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[From My Dear Wife by Frank Putnam Deane II, Pioneer Press, 1964]

In an answer to President Lincoln's call for 300,000 volunteers in July, 1862, Captain Achille DeVecchi, on leave in America from the Italian Army, organized a battery of light artillery which was designated as the Ninth Battery, Massachusetts Volunteer Light Artillery. The first rendezvous and the formal organization of the battery was at Camp Stanton near Lynnfield, with the officers being:

Captain, Achille De Vecchi
First Lieutenant, Christopher Erickson
Junior First Lieutenant, Alexander H. Whitaker
Second Lieutenant, George W. Foster
Junior Second Lieutenant, Richard S. Milton

At first the battery had no tents, and the original members when they arrived in camp slept on the ground or on the floor of the cook house, which was the only building in camp. It was not until August 2nd that tents were obtained and the camp took on the appearance of a military post. The first guard was posted on August 4th.

The battery was mustered into the service of the United States on August 10th by Lieutenant Elder of the Regular Army to serve three years unless sooner discharged. Ninety men were thus mustered into United States service. The original organization of the battery, dated September 3, 1862 was follows:

Officers
Captain Achille De Vecchi

Chief of Caissons 
Junior Second Lieutenant Richard S. Milton

Orderly
Sergeant George Prescott

Guidon
Francis Quaranti

Buglers
1st Charles W. Reed
2nd Orin Reynolds

Artificers
George B. Morse
Marsena L. Martin

Forge Drivers
James A. Harvey
Thomas Fisher

Ambulance Driver
Warren H. Trask

Cooks
James Whitney
Austin Packard

Officers' Cook
Nathum A. Doe

Care of Officers' Horses
John H. Kelley

Teamsters
Charles B. Lord
H. F. Dearborn
Charles H. Brickett

Detachments - Select one
Right Section - 1st Detachment Right Section - 2nd Detachment Centre Section - 3rd Detachment
Centre Section - 4th Detachment Left Section - 5th Detachment Left Section - 6th Detachment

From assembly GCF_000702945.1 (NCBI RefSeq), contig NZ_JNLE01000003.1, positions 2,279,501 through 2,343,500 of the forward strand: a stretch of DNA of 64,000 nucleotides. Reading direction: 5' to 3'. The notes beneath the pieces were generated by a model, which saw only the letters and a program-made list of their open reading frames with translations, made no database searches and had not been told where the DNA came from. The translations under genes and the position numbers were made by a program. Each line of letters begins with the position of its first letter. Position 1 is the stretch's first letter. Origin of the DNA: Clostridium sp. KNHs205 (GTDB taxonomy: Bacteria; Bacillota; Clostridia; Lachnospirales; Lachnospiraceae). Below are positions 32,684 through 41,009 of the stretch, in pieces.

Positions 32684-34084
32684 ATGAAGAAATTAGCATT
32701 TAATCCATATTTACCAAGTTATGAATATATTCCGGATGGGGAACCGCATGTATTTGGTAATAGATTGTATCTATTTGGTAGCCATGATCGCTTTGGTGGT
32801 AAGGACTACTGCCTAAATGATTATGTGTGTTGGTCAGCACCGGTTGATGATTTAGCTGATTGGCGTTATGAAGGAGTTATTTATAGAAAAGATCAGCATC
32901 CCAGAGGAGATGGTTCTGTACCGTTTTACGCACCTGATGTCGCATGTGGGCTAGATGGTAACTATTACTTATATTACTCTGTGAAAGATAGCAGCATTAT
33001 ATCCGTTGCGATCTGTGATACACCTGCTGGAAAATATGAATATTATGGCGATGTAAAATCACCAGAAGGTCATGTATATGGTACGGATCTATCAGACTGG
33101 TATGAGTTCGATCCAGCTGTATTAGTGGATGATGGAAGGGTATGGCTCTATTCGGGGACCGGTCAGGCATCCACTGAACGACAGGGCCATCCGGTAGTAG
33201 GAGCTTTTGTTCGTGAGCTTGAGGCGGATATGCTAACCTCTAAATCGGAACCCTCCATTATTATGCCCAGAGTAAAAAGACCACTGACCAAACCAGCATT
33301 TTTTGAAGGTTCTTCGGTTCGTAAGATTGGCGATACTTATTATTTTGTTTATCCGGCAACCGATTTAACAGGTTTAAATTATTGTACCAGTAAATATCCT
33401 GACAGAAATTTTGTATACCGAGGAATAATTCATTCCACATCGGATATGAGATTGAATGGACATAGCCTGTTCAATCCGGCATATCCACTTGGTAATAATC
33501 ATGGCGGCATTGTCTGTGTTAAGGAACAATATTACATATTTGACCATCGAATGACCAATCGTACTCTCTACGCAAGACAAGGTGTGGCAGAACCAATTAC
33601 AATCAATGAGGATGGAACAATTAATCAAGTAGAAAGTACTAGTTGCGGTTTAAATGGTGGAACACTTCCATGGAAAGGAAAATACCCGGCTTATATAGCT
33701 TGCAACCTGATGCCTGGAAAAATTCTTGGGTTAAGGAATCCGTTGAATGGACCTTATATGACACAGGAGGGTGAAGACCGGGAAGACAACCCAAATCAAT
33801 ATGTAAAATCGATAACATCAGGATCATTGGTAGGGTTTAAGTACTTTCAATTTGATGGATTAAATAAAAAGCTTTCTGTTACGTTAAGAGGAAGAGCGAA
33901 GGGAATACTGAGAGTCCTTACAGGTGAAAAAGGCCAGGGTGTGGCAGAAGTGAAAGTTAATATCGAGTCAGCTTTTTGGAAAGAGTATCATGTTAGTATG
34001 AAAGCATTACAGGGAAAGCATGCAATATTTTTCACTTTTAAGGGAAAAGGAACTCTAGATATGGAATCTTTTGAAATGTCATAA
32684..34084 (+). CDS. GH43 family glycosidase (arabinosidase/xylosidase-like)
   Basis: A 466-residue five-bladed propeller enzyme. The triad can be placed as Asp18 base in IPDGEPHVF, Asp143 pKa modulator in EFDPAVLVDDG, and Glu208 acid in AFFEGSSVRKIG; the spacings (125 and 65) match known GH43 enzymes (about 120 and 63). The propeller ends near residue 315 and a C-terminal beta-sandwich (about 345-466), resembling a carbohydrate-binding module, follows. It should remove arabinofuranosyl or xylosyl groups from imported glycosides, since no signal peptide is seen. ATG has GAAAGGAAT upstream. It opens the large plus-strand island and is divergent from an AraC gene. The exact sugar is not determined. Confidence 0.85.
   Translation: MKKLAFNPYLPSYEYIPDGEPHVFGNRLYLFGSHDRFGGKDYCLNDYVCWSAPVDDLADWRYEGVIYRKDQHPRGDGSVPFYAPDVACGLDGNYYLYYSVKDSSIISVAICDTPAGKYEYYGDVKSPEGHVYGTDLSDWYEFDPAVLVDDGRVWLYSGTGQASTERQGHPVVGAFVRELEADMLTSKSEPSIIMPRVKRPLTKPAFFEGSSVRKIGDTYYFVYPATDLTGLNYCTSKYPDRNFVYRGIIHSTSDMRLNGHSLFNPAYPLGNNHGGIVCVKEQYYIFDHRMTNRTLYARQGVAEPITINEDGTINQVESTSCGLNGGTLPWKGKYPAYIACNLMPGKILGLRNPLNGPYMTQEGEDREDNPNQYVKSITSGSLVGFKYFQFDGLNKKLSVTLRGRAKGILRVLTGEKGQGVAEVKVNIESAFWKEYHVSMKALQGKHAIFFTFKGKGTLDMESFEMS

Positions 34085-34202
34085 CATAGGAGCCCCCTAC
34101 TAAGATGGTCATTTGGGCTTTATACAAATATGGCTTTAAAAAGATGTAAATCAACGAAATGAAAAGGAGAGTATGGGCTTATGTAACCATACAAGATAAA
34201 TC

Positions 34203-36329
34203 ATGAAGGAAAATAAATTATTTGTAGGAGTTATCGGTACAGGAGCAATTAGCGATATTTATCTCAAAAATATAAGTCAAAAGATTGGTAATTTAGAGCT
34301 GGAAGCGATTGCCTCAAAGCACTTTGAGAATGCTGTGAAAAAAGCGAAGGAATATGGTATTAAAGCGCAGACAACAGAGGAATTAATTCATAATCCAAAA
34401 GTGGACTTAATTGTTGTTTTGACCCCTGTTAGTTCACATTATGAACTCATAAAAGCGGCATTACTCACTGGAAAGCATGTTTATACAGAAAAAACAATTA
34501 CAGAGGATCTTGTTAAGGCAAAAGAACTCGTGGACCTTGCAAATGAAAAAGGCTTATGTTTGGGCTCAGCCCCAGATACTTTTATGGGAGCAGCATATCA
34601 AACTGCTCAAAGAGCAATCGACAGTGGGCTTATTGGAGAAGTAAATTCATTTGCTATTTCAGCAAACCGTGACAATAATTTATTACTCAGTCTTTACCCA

This, then, was the organization of the battery September 3rd, when its one hundred fifty enlisted men and five officers boarded the Providence Railroad for Groton, where it went aboard the steamer Commonwealth for New York, arriving there on the 4th. At New York the battery took the train to Philadelphia where it arrived about nine that evening, and after being treated to a supper of cold meats, bread and coffee by the ladies, it again entrained for Washington city. Early on the morning of the 5th while crossing the Susquehanna River at Havre de Grace, the battery barely escaped being dumped into the river when a truck near the center of the train suddenly broke, tearing up many ties. After a delay of several hours, while the damaged car was detached from the train and pushed into the river, and the damaged truck repaired, the battery-borne train proceeded to Washington City, arriving on the 6th when it went into camp at Camp Seymour on East Capitol Hill. On the 18th the battery received its guns, six three-inch rifled Rodmans, and on the 22nd it moved from Capitol Hill to Camp Chase, across the Potomac on Arlington Heights. The battery remained on the grounds which once belonged to Robert E. Lee until October 26th, when it again crossed the Potomac to go into camp at the newly formed artillery camp of instruction. Camp Barry, which was located on the Maryland side of the river near the Blandensburg Toll Gate, 1 1/2 miles northeast of Washington City. Here, at Camp Barry, which was under the supervision of General Barry, the battery was joined by the 19th and 11th Massachusetts Batteries, the 1st Rhode Island Heavy Artillery, and the 17th New York. Here the battery remained attached to General J. J. Abercrombie's Division, learning the art of the artillerist, until November 19th, when it again broke camp to move across to the Virginia side of the Potomac to Fort Ramsey on Upton's Hill, where it was to remain for the balance of the year 1862.